Communication key to father and son businesses

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Josh and Michael Warner operate Rapid Refill Ink.

Mike and Si Niswonger know about candy — how to mix chocolate and caramel and marshmallow, how to stretch and pull about 30 flavors of taffy, how to create peanut butter cups, mints and chocolate hearts.
And they learned it from their dad, Wes, who learned it from his father — the person who opened Patsy’s in Colorado Springs more than 100 years ago.
“It’s an easy flow,” Si said. “We grew up in the business, we learned our work ethic from grandpa, and our candy-making from dad. Grandpa would yell at us if we didn’t wait on the customers — that’s how we learned about customer service.”
For the father-son team, working together was a natural choice, if not always an easy one. Mike and Si grew up listening to their grandfather talk about hard work and good choices. They learned the candy-making side of the business from him, and from their father.

Si, Mike and Wes Niswonger own and operate Patsy’s Candies, a third-generation family owned business.

The camaraderie between the three men is obvious. Their dad makes sure the sons dress “in uniform,” while the sons refuse to don hair nets for pictures. Still, the three men seem to know each other — and the business — very well.
“We get along,” Mike said. “We’ve been taking orders for years now.”
While Mike specializes in Patsy’s chocolate creations, Si focuses on the other items: taffy, English toffee, popcorn.
The sons work on the candy-making part of the business, while their dad — fresh from a trip to Germany for candy-making ideas, said he works on the “business” part of the business: the bottom line.
“I keep an eye on things — run the specialty area,” he said. “My dad bought the business, and I bought into it by default really.”
Most family-owned businesses start that way: a father starts it, trains the kids and then the kids (and sometimes their kids) take over. But working with family, especially children and parents working as a team, can be challenging.
Paul Henley, president of Henley’s Key Service on Boulder Street, said the challenge is having the younger generation work hard — as hard as he did when he worked with his father.
“Now I have my son working, and a few nephews,” he said. “And they have to learn that just because their name is Henley doesn’t mean they get special privileges. They have an example to set — they have to work hard. And if they don’t, they get docked for it.”
The Niswongers say they’re “old school” as well — everyone works, and everyone works hard. The brothers do everything from making the candy and stocking shelves to polishing the floor.
“And we learned that from grandpa,” Mike said. “He worked hard, he went through the Depression, and they had a different attitude toward work.”
Michael and Josh Warner, a father-son team at Rapid Refill Ink, have worked together since Josh was 11.
“Well, what are the child labor laws?” his dad, Michael, asked. “He’s been in the office since about ’92, doing odds and ends. We just started the business back then.”
Having earned a college degree, Josh now manages the store on North Circle Drive, while his dad operates another business and a store location on 8th Street.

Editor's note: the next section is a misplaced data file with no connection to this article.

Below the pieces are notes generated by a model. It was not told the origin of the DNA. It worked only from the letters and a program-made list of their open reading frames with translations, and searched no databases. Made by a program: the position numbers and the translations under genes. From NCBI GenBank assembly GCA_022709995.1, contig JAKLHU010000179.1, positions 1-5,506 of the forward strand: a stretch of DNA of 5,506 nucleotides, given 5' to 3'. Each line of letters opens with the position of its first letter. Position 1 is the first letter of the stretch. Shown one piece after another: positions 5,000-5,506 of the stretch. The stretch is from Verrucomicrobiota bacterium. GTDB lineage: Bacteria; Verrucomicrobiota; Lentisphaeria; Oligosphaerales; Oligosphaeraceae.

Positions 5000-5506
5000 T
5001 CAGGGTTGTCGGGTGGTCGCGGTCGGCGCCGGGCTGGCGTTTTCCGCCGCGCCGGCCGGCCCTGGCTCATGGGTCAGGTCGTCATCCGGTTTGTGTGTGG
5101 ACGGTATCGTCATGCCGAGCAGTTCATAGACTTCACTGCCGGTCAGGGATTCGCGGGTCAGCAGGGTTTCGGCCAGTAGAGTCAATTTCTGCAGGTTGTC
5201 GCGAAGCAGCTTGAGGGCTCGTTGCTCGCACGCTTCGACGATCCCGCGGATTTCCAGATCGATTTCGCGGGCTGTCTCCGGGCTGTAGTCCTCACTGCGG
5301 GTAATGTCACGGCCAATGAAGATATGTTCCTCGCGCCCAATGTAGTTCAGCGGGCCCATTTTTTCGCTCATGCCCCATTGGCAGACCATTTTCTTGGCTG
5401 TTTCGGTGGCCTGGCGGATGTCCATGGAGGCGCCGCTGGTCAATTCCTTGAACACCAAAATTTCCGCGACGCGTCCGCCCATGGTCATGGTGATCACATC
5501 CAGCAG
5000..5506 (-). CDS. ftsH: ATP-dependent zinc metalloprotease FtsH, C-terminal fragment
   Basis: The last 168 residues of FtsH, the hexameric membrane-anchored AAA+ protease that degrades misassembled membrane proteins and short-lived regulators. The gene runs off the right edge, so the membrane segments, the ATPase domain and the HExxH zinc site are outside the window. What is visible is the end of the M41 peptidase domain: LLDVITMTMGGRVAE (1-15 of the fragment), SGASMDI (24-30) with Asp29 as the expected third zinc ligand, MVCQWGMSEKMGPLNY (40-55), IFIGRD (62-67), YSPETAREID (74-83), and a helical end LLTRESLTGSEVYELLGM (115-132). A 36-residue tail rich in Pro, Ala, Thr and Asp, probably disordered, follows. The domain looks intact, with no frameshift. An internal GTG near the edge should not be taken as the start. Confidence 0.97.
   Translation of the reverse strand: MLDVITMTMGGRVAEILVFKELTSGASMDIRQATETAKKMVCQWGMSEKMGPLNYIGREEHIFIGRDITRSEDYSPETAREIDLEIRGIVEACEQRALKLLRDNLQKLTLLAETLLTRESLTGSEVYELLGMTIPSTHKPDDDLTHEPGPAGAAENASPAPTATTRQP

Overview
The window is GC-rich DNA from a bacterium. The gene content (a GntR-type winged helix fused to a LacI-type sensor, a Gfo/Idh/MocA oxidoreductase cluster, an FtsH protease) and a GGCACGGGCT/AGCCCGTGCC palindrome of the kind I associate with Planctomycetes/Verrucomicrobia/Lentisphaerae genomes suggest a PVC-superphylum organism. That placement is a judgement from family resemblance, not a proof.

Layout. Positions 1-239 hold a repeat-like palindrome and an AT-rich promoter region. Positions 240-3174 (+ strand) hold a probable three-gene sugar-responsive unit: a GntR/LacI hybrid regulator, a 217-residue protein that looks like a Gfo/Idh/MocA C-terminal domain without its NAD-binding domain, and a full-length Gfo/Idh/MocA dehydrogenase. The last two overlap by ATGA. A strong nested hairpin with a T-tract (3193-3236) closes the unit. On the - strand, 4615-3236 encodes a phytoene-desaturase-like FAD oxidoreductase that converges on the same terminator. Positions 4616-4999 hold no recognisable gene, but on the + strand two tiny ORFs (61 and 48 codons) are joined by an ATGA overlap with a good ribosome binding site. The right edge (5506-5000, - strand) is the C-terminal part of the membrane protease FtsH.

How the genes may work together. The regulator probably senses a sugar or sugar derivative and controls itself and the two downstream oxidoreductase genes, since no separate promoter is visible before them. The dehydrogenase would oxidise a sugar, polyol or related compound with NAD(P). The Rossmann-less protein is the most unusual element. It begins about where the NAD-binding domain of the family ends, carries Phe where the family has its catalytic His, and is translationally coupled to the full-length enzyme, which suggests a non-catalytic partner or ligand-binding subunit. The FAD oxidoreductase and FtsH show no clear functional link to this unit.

For Josh, the time with his father is important.
“I enjoy it, it’s great to see him out of the house,” he said. “I’ve learned so much from him, and what he’s done with his companies.”
For Michael, it’s all about “keeping it in the family.”
“Our plan is to have him be more and more involved in the business,” Michael said. “And some day, if the interest is there, for him to take it over. It’s been a lot of fun over the years to work together.”
But the business relationship isn’t without its challenges. Keeping everyone’s expectations in mind can be difficult.
“My expectations aren’t always the same as his,” Michael said. “But with a boss/subordinate relationship — and a father/son relationship — it’s fun to see him grow and develop critical thinking skills necessary in business.”
The most important thing in the father-son dynamic is communication.
“I’m his dad, so it’s difficult not to project my expectations and values on him,” Michael said. “It’s important that we come to an agreement, not that I just tell him what to do. It’s a negotiation process, that’s different than a parenting process.”
So far, Josh’s abilities have exceeded his father’s expectations.
“He worked here in the summer while he was at college,” Michael said. “And he did a better job than anyone else we had in sales.”
Henley agrees that communication and expectations have to be spelled out if fathers and sons are going to work together.
“It can be difficult,” he said. “But you have to tell them, if they’re going to work, they’re going to start out like everyone else would.”
Henley began working for his father when he was old enough to start a full-time job. He said he always figured he’d stay. But he isn’t sure about his son.
“He doesn’t really know what he wants to do,” Henley said. “But he’s young, just turned 21, so he’s got a lot of years to decide.”
Father-son teams also get to know each other on a different level, the Niswongers say. And the difficulty soon becomes keeping the “shop talk” in the shop.
“We have other things we like to do together,” Mike said. “And that helps. We all ride motorcycles, so it gets us out of the shop, and still working together. We play together, do family things, and it builds that spirit. It really helps.”